New ways to engage with multiculturalism

Looking for new ways to engage with multiculturalism? The UUA’s Multicultural Growth and Witness staff group has posted ideas, including the following:

• Holding multicultural trainings for Sunday morning greeters

• Creating a “Common Read” program on antiracism, antioppression, and multicultural topics.

• Holding yearly leadership development trainings around antiracism.

• Sending small groups to trainings such as the Living Legacy Pilgrimage through the UUA and UU Service Committee.

• Working with district staff to create a district-wide training on multiculturalism.

See the full list here.

Email the Multicultural Growth and Witness staff team for more information, or call them at 617-948-6461.

Tax liability possible for congregations

Take the time to brush up on the law in your city and state regarding annual reporting of tax-exempt status. One eastern city requires tax-exempt organizations to file each year for continuation of that status. Because the city did not enforce that requirement until 2007 (when a new assessor took office), one UU congregation received tax bills for two consecutive years before it recognized it had a requirement to file an annual statement.

The city sold the unpaid tax bills (with interest they total more than $200,000) to a collection agency and the congregation had to hire a lawyer to sort everything out. Many months later negotiations are continuing with the city. Because the tax leins went to collections, the issue is more complicated to resolve. The congregation does not know what its ultimate liability might be.

Indigenous Peoples Day resources

Looking for ways to mark Indigenous Peoples Day/Columbus Day on October 10? The UUA’s Multicultural Growth and Witness Staff Group has 10. They include the following:

• Find out whose land your congregation’s building was built on.

• Lobby your public officials to rename Columbus Day. South Dakota calls it “Native Americans Day.” Dane County, Wisconsin, calls it “Indigenous Peoples Day.” So do the cities of Berkeley, Sebastopol, and Santa Cruz, California.

• Connect with nearby Native communities

• Engage with “Immigration as a Moral Issue,” the 2010–2014 Congregational Study/Action Issue.

The whole list is here. There is also a section on Justice for Native Peoples about issues that face them and how to connect with them.

Alex Kapitan, Congregational Justice administrator, said his office is making a special effort this year to engage congregations with this annual day. “We want to be more intentional about encouraging congregations to celebrate this holiday and to make it more of a solid part of the liturgical calendar.”

He added, “Indigenous Peoples Day reimagines Columbus Day and changes a celebration of colonialism into an opportunity to reveal historical truths about the genocide and oppression of indigenous peoples in the Americas, to organize against current injustices, and to celebrate indigenous resistance.”

Association Sunday 2011 focuses on excellence in ministry

From a September InterConnections feature story, now online at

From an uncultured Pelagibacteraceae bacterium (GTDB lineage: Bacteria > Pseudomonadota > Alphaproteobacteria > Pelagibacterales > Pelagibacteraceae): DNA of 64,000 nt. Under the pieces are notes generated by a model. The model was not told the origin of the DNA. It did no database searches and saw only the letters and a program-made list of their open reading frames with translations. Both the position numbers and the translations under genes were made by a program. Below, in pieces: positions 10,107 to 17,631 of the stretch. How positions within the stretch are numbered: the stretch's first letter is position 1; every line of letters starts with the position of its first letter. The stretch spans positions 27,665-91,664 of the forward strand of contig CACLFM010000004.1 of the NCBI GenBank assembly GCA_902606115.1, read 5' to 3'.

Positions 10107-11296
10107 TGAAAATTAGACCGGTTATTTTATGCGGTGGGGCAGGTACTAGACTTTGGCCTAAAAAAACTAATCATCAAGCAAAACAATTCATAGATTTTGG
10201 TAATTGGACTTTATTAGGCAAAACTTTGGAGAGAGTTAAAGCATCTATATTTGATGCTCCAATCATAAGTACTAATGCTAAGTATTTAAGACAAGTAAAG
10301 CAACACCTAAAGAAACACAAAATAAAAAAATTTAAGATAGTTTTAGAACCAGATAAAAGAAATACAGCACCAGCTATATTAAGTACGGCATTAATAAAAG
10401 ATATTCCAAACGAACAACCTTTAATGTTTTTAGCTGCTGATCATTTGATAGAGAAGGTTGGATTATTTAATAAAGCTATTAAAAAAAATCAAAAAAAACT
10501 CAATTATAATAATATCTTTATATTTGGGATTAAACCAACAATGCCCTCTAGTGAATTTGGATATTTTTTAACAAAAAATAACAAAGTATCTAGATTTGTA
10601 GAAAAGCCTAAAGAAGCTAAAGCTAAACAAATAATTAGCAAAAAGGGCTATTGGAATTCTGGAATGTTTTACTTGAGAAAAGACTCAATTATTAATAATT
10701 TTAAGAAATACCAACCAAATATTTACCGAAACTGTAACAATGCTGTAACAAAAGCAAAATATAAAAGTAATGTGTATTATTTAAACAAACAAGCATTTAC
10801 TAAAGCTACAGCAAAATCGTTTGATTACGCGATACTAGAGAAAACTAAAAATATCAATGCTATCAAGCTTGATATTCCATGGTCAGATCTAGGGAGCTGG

Excellence in Ministry is the theme for the fifth Association Sunday, which gets under way October 2. Funds collected this year will be used to support Unitarian Universalis ministries in a variety of ways, including providing scholarships and continuing education grants for UU religious professionals and conducting a comprehensive assessment of UU ministries.

Association Sunday is an annual fundraising campaign of the Unitarian Universalist Association to promote growth and to reaffirm our connections as an Association of congregations. Congregations are invited to set aside a Sunday to focus on their connections to one another and to the Unitarian Universalist Association. They are also asked to take a collection to support special UUA projects.

Funds raised by Association Sunday in previous years were used, in part, to fund scholarships for UU ministerial students. Gretchen Haley received a $17,000 scholarship in 2010 through Association Sunday.

Go to the full article.

UUA’s 2011-12 Common Read is ‘Acts of Faith’

Acts of Faith: The Story of an American Muslim, the Struggle for the Soul of a Generation, a memoir by Eboo Patel, is the 2011–2012 Unitarian Universalist Common Read. The Common Read project invites Unitarian Universalist youth and adults in all congregations to share a common reading experience, and to engage in reflection and action about that book.

In Acts of Faith, Patel shares his faith journey as an American Muslim who comes to believe in religious pluralism. Patel founded the Interfaith Youth Core (IFYC), a nonprofit focused on building an interfaith youth movement. Patel invites those who believe in religious pluralism to support young people, helping them ground themselves in a faith that can equip them to work across faiths to make the world a better place.

Gail Forsyth-Vail, the Unitarian Universalist Association’s Adult Programs director, said the book was chosen with an eye to both the tenth anniversary of September 11 and to the work of building coalitions as UUs prepare for General Assembly 2012, a “Justice GA” focused on immigration issues, in Phoenix.

The discussion guide will be published in October and will offer materials for a single 90-minute session or three 90-minute sessions, each expandable to two hours. The guide will provide the option of splitting the single 90-minute session into two shorter sessions. Download a flyer for Acts of Faith. The UUA Bookstore is offering the book for $14, plus a discount for multiple copies.

The UU Common Read last year was The Death of Josseline, stories about crossing the Mexico-Arizona border.